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Visiting Culloden Battlefield

Scottish Gaelic: Blàr Chùil Lodair

2786146913_b7be5b80ceFor a history buff, Scotland can seem overwhelming. The country has so many castles, ancient standing stones and historic walking paths that it can be hard to know where to begin. But for a visitor to the Highlands of Scotland, especially one with an interest in its military history, Culloden Battlefield might be the one that simply can’t be missed. Culloden is the site of a pivotal point in Scottish and British history, the last battle fought on British soil.

A Short History of the Battle

In 1689, James II was deposed from the throne of England and sent into exile by forces intent on stopping a Roman Catholic from ruling the country. Though William of Orange became the king formally that year, many across England, Ireland and Scotland were unwilling to accept the legitimacy of his claim to the crown, and wanted James restored. This led to a series of wars known as the Jacobite Risings, which would continue for over 50 years as James’ and Williams’ supporters clashed all across Britain.

On April 16, 1746, the Jacobite Risings would finally come to an end here at Culloden, as a Jacobite army of mostly Highland Scots, led by the legendary Bonnie Prince Charlie, was defeated by the government forces. Not only did the battle mark the end of the wars for the throne, but it also marked the beginning of a dark time in Highland history, as harsh laws were enacted to punish the Highland clans and bring them in line with the English monarchy. These included the outlawing of bagpipes and traditional tartan clothing as well as the arrest and death of many Highlanders loyal to Prince Charlie.

Culloden Battlefield Today

3241509708_534fa8e6edIn 2007, a new visitors center and museum was opened at Culloden to help educate visitors about the battle, its historical context and its effects on Scottish history. It has become recognized as one of the best museums in Scotland, combining relics from the battle with new technology like GPS walking tours and a “battlefield immersion movie” that literally surrounds you with the sights and sounds of 18th century war in the Highlands. Considering that the battlefield itself is a relatively featureless moor, it really is impressive how interactive and tourist-friendly it has become.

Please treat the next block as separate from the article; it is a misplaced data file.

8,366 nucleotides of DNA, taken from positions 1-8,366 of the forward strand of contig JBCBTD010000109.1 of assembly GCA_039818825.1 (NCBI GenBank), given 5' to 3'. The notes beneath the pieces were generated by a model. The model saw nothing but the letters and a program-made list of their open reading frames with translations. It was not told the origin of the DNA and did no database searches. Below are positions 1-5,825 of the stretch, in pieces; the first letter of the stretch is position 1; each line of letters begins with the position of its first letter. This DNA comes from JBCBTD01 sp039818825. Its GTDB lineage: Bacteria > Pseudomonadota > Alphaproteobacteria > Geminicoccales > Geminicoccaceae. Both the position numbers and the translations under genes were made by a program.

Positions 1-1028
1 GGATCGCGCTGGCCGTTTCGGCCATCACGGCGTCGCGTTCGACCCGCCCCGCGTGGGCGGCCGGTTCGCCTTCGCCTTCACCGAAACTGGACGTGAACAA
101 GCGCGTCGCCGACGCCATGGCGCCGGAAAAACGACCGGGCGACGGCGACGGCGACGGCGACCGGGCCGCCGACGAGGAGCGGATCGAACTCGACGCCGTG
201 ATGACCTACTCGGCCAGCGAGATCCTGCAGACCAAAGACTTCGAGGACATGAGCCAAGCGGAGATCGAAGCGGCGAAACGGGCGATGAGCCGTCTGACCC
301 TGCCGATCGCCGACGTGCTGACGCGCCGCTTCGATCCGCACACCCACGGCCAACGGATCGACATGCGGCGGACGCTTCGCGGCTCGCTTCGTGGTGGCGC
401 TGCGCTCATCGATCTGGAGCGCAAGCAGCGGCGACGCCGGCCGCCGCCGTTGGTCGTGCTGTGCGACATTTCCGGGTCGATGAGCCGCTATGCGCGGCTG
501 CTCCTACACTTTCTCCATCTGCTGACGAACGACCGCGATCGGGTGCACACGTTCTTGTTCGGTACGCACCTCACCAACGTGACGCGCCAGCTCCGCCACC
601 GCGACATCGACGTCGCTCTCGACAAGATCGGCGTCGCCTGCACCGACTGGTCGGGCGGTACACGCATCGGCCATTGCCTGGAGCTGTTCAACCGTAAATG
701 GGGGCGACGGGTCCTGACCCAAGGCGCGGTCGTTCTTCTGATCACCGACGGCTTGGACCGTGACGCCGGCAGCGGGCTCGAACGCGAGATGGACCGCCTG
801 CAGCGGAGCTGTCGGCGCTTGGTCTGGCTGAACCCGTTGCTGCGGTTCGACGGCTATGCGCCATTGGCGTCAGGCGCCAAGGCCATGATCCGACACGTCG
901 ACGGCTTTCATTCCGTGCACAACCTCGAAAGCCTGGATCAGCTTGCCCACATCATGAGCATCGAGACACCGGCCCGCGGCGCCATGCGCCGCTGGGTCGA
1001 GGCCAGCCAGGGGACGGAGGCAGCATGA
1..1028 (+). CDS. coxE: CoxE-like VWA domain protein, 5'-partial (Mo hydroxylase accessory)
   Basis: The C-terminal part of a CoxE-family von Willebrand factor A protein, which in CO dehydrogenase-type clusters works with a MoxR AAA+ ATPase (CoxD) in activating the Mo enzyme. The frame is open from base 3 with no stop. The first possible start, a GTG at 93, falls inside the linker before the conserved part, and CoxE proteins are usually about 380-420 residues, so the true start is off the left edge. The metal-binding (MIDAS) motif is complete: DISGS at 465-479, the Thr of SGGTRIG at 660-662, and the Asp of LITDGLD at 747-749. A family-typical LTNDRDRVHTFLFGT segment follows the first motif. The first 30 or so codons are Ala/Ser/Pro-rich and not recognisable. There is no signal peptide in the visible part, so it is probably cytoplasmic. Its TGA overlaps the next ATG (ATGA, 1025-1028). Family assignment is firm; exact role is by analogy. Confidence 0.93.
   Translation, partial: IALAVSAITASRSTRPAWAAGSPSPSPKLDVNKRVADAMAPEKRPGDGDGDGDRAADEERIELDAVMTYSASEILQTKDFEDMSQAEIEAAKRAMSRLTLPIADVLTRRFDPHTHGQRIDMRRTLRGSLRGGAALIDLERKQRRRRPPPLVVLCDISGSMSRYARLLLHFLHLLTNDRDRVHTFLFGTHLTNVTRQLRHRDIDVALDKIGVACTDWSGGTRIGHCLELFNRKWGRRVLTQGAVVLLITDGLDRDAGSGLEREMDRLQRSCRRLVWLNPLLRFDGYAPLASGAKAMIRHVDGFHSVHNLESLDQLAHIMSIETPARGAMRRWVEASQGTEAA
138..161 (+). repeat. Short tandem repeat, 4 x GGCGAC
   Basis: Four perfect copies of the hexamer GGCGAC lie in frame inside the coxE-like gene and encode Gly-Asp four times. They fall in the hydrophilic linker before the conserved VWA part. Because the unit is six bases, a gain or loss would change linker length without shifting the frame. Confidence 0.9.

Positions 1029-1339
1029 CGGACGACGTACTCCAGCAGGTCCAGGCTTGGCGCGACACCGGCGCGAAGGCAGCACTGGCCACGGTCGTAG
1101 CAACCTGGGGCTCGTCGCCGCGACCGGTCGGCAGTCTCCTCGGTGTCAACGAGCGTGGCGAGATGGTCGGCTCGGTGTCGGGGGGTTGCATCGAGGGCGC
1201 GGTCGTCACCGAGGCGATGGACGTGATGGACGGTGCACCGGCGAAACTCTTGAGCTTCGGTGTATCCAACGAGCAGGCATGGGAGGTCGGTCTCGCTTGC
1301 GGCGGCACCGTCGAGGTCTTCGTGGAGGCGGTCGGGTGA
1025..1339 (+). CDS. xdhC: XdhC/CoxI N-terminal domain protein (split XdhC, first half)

Getting There

Culloden is only about a twenty minute drive from Inverness. Take the A9 southeast from the city center for about 5 miles, then turn left onto the B851. Several tour companies in Inverness also arrange coaches to the battlefield.

Booking Your Trip

The battlefield itself is free to visit, but the visitors center (not to be missed) costs £10 (or £24 for a family with two adults and kids). The price includes the rental of a PDA you can carry around the battlefield like a virtual tour guide, allowing you to take your own time to see the place, without missing any information. Tickets can be bought at the door. There is no online booking, but if you join the National Trust for Scotland online before your trip, you’ll get in free to this and several other historical sites.

As far as accommodations, there are plenty of hotels in Inverness, from budget to four-star, as well as hostels if you’re on a tighter budget.

Photo credit: Culloden stone by nagillum on Flickr; Memorial by bringmesunshine on Flickr